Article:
Aversive Events Studies in which animals and humans experience unpleasant events reveal that those made miserable often make others miserable. Ron Artest (Pacers) attack on Detroit Pistons fans. Jeff Kowalsky/ EPA/ Landov
Environment Even environmental temperature can lead to aggressive acts. Murders and rapes increased with the temperature in Houston.
Frustration-Aggression Principle A principle in which frustration (caused by the blocking of an attempt to achieve a desired goal) creates anger, which can generate aggression.
Learning that Aggression is Rewarding When aggression leads to desired outcomes, one learns to be aggressive. This is shown in both animals and humans. Cultures that favor violence breed violence. Scotch-Irish settlers in the South had more violent tendencies than their Puritan, Quaker, & Dutch counterparts in the Northeast of the US.
Observing Models of Aggression Sexually coercive men are promiscuous and hostile in their relationships with women. This coerciveness has increased due to television viewing of R- and X-rated movies.
Acquiring Social Scripts The media portrays social scripts and generates mental tapes in the minds of the viewers. When confronted with new situations individuals may rely on such social scripts. If social scripts are violent in nature, people may act them out.
Do Video Games Teach or Release Violence? The general consensus on violent video games is that, to some extent, they breed violence. Adolescents view the world as hostile when they get into arguments and receive bad grades after playing such games.
The Psychology of Attraction 1.Proximity: Geographic nearness is a powerful predictor of friendship. Repeated exposure to novel stimuli increases their attraction (mere exposure effect). A rare white penguin born in a zoo was accepted after 3 weeks by other penguins just due to proximity. Rex USA
Psychology of Attraction 2.Physical Attractiveness: Once proximity affords contact, the next most important thing in attraction is physical appearance. Brooks Kraft/ Corbis
Psychology of Attraction 3.Similarity: Similar views among individuals causes the bond of attraction to strengthen. Similarity breeds content!
Romantic Love Passionate Love: An aroused state of intense positive absorption in another, usually present at the beginning of a love relationship. 1.Physical arousal plus cognitive appraisal 2.Arousal from any source can enhance one emotion depending upon what we interpret or label the arousal Two-factor theory of emotion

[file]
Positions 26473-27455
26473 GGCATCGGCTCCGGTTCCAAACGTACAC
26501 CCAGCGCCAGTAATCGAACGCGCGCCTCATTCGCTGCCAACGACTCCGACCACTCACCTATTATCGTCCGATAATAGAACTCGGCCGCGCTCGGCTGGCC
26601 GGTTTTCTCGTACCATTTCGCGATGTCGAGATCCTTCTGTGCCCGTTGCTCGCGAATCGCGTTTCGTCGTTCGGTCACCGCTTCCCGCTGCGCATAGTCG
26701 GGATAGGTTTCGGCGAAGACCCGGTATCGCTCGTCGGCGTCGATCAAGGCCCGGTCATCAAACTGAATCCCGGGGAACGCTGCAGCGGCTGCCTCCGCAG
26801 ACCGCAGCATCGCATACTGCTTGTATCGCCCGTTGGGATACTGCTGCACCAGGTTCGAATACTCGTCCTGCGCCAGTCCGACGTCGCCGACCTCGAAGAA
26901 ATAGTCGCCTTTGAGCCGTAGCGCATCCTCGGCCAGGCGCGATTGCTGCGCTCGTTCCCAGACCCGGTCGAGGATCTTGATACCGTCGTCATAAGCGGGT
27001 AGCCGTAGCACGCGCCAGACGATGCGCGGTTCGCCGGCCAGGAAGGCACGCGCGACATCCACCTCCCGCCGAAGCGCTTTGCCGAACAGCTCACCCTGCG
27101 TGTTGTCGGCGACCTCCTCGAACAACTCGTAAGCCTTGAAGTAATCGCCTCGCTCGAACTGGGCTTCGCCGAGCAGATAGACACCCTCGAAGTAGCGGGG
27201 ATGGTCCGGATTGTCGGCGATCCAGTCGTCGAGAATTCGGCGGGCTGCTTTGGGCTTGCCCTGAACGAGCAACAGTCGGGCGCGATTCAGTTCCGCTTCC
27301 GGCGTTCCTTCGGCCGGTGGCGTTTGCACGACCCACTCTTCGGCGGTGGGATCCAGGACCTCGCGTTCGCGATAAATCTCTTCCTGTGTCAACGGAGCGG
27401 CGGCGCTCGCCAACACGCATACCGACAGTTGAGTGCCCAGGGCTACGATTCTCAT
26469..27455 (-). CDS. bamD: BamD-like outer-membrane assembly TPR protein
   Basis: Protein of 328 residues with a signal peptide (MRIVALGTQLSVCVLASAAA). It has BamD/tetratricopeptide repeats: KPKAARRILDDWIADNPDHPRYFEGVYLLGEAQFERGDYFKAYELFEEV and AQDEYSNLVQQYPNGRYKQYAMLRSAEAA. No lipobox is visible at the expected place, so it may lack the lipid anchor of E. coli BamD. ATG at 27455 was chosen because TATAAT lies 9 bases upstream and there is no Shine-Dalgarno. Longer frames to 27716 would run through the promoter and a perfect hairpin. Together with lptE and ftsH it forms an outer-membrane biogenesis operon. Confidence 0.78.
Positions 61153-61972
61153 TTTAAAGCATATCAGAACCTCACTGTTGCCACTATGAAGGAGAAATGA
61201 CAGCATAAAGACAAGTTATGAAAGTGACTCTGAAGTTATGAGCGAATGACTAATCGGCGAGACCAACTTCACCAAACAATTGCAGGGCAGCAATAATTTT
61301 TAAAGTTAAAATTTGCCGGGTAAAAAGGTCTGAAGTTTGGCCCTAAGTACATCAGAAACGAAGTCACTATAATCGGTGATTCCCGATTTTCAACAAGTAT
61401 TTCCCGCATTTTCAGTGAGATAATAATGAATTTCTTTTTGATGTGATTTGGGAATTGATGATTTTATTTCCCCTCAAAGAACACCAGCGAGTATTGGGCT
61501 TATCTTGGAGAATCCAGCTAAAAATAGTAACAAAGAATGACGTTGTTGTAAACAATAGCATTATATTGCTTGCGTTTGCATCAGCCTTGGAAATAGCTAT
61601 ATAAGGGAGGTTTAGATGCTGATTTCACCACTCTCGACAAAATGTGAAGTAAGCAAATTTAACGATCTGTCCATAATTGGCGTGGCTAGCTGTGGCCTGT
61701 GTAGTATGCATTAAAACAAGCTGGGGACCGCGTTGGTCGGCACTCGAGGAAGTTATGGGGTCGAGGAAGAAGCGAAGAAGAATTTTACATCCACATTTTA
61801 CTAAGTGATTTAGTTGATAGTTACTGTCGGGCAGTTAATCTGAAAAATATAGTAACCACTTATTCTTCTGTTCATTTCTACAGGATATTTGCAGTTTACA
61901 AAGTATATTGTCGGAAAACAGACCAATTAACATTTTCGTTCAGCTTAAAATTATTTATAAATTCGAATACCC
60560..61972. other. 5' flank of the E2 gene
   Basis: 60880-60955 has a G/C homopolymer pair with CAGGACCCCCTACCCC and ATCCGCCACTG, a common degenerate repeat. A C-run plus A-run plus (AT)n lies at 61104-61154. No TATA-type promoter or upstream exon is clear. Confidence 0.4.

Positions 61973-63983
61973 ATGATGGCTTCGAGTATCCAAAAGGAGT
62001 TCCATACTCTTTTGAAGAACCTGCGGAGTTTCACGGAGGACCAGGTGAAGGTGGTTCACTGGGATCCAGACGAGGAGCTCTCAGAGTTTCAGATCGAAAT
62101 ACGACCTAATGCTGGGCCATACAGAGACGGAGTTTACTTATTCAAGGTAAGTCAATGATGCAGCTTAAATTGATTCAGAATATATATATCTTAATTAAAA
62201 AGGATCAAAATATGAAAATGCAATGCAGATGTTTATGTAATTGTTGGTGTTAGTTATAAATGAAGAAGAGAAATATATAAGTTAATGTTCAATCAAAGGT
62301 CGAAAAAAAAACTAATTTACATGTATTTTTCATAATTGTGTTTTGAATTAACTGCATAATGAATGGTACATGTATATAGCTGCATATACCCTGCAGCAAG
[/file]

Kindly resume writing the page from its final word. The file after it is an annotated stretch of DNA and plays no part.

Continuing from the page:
Romantic Love Companionate Love: A deep, affectionate attachment we feel for those with whom our lives are intertwined. Courtship and Matrimony (from the collection of Werner Nekes)
An unselfish regard for the welfare of others. Altruism Equity: A condition in which people receive from a relationship in proportion to what they give. Self-Disclosure: Revealing intimate aspects of oneself to others.
Bystander Intervention The decision-making process for bystander intervention. Akos Szilvasi/ Stock, Boston
Bystander Effect Tendency of any given bystander to be less likely to give aid if other bystanders are present.
Conflict Conflict is perceived as an incompatibility of actions, goals, or ideas. The elements of conflict are the same at all levels. People become deeply involved in potentially destructive social processes that have undesirable effects.
Enemy Perceptions People in conflict form diabolical images of one another. George Bush “Evil” Saddam Hussein “Wicked Pharaoh” http://www.cnn.com http://www.aftonbladet.se
Superordinate Goals are shared goals that override differences among people and require their cooperation. Cooperation Communication and understanding developed through talking to one another. Sometimes it is mediated by a third party. Syracuse Newspapers/ The Image Works
Graduated & Reciprocated Initiatives in Tension-Reduction (GRIT): This is a strategy designed to decrease international tensions. One side recognizes mutual interests and initiates a small conciliatory act that opens the door for reciprocation by the other party. Communication